The multiple gender roles still presented certain norms, limits and imperatives. Those extended even into the romantic and sexual sphere. First-gender (for simplicity: straight men) were not expected to (inti)mate with each other and certainly they were not even inclined to do so (as straight men). They were coupling with women and sometimes even with two-spirits. This was considered gender-wise correct – and thanks to superstitions, it was believed that two-spirits were powerful creatures and bonding with them assured a good luck. Likewise, two-spirits did not couple among themselves either - they considered it akin to incestuous behavior ("among sisters"). They set up their own families (with first or second gender), but also served the whole community as helpers, caretakers, surrogate parents.

Facts and fiction

It may not be easy to determine where the two-spirit historical realities - differing from a tribe to tribe - end and where the contemporary queer retelling start. For the people from the Abrahamic culture, this somewhat queer-positive myth presents as a bright example in the gloomy history – and a strong case for the possibility of incorporating non-heterosexuals into the society. Not just as a suffered oddity, but as a valid natural/cultural variation with a meaning and purpose. (Which present another problematic debate of subject-object interactions: if a person's worth lies in his use to the others and the function he plays in the tribe - or does he have an intrinsic human value without a need for justification?)

The two-spirit concept has been to some extent borrowed from the Native American context – for some even appropriated from the contemporary Native Americans who identify as the two-spirits - and freely interpreted, even mystified by the boarder western queer audience. Though this may not be such a malicious process as it is sometimes seen by the post-modern cultural-authenticity police. Even the Abrahamic culture comes from the Middle East. The legends are always as much eclectic as they are important to humans. Western straight society has its core mythology too - with some possible historical references and a lot of confabulation. Virginal conception, talking burning bushes, parting of the seas, resurrection and miraculous apparitions. The role of myths is to inspire, draw the better out of men, present values, feed us with allegories and parables, give a sense of meaning to human life. The myths do not need to be accurate. As such, they can't be taken at face value. The myths can overreach from the cultures of their origin and transform on the way – across regions and time periods. Christianity (based on a peculiar selection of ancient letters) was invented and adjusted by the first followers, early and later church figures, folk, powerful of the day and generations in between, blending with the older local beliefs. The same life of its own may happen to the two-spirit-inspired mythology - significant to the contemporary queers living within the existing cultural conflicts.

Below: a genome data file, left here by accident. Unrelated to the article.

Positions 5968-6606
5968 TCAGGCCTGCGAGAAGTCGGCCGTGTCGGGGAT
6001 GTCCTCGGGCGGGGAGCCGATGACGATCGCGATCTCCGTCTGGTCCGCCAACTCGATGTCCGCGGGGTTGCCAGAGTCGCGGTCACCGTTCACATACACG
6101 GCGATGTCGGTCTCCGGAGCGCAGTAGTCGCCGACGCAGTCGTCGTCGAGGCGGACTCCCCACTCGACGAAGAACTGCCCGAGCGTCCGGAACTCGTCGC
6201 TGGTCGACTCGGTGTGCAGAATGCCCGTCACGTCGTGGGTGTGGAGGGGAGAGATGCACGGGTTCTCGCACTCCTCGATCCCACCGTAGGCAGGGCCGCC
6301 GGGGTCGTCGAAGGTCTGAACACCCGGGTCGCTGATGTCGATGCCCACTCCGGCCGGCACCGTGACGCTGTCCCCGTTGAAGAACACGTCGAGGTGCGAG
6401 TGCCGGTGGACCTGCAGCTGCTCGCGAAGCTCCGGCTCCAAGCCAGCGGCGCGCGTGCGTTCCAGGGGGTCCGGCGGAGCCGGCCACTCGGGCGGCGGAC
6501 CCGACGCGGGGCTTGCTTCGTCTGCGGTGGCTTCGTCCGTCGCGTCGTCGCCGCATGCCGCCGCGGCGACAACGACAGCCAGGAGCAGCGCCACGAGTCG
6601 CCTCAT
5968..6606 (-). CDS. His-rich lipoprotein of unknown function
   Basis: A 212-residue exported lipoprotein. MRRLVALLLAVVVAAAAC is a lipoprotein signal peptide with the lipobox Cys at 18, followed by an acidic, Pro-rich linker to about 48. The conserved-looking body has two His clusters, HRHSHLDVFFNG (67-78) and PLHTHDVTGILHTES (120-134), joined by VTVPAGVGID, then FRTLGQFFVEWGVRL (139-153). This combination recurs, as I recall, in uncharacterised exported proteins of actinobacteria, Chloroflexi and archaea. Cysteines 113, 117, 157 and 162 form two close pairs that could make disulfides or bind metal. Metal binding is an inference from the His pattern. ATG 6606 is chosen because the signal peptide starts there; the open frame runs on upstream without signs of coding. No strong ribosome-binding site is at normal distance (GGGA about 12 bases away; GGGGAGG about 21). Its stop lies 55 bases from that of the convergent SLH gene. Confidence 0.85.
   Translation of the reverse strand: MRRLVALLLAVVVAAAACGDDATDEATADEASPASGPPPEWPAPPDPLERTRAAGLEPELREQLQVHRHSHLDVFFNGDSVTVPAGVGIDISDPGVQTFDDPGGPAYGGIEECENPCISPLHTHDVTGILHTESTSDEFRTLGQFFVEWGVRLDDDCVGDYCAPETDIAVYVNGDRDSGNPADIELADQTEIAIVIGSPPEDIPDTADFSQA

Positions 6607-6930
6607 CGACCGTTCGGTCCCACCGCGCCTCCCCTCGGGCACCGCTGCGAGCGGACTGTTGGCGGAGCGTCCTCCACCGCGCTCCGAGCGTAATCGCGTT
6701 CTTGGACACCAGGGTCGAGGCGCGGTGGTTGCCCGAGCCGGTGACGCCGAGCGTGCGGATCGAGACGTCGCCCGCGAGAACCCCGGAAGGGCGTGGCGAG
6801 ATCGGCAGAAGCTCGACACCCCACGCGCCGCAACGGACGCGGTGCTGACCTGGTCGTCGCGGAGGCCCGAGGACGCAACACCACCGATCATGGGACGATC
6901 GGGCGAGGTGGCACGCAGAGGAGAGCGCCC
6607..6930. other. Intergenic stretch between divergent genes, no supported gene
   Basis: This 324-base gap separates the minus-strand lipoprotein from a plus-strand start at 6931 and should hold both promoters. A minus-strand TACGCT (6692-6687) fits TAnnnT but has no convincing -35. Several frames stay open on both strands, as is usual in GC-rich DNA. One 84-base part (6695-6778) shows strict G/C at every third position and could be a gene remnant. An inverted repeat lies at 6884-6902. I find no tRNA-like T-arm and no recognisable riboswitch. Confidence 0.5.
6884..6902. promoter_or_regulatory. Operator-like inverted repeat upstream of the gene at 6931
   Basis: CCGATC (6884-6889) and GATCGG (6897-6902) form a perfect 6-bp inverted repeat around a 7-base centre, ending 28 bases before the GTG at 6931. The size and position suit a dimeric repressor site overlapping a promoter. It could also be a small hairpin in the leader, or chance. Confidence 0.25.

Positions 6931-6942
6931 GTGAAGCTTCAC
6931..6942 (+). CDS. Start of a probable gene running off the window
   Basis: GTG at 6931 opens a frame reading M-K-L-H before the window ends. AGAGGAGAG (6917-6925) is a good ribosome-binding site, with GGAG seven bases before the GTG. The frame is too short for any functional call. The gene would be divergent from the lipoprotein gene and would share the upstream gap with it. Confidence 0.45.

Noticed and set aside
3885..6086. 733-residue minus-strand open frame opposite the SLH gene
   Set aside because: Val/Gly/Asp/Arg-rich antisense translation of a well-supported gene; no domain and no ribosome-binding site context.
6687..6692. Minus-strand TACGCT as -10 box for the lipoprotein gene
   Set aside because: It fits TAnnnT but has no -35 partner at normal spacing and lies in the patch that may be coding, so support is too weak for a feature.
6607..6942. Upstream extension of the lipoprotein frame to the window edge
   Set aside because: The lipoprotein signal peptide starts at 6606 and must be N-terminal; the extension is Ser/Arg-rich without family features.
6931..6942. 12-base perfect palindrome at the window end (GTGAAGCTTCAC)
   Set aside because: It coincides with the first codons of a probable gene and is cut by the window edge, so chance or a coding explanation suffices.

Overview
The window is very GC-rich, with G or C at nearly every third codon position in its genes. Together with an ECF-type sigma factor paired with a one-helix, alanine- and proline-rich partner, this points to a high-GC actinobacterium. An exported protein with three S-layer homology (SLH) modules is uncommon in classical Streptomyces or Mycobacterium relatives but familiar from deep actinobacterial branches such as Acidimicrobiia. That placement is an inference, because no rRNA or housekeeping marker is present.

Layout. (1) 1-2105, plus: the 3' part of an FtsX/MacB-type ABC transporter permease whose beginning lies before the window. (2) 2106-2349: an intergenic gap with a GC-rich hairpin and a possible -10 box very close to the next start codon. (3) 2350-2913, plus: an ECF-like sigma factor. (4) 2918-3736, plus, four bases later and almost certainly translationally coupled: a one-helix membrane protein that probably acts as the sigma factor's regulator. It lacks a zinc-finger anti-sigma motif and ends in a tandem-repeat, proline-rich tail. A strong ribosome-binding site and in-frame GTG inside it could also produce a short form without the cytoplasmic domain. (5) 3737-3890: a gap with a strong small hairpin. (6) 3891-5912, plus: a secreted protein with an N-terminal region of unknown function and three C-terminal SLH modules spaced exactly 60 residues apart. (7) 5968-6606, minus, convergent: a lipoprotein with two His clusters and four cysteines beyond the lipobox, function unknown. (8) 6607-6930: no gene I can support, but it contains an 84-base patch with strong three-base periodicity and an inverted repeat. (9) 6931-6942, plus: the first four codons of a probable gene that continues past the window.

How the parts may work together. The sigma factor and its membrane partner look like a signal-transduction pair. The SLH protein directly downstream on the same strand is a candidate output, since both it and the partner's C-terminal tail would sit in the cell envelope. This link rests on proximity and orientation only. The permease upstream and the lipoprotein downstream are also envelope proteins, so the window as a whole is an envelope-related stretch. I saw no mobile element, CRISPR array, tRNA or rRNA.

Accepting the unclear border between ancient two-spirit realities and more recent fantasy realm, the life of its own to the myth - we may employ it to perform its work: to serve the soul that lives in stories, adventures and interactions of archetypal deities. A missing piece in the syncretic spirituality puzzle. Two-spirit concept as a myth offers quite a lot of connection points with contemporary life experience of the queer people, particularly filling in some (essential and spiritual) gaps in the modern queer identities.

Fingers touching across times and cultures

1.These new self-constructs developed within the culture – as a balance of resistance and compliance – into more than just mere combination of gender + sexual orientation. Speaking for gays - straight-acting, toxic masculinity, internalized homophobia are pandemic. While for the majority, the effeminacy is the most triggering aspect of queerness, for many gays searching for majority approval it is a matter of shame that those queens bring on the community. In the least case, it is undesirable feature in mating – gays are often attracted to the classical masculinity (both natural attraction and cultural expectations come in play), mostly found only in straight men - who are off limits. Invention of the gay identity, whatever brave and revolutionary step on the way to liberation it was, forced us into a mating ghetto - where we have to search partners among each-other ("among sisters"). In order to attract each-other, we have to play "men". Emulating sexy masculinity – regardless of to what part it is biological and to what part artificial. Two-spirit concept proposes a teasing alternative – being comfortably feminine, in between, while having access to the attractive "straight men".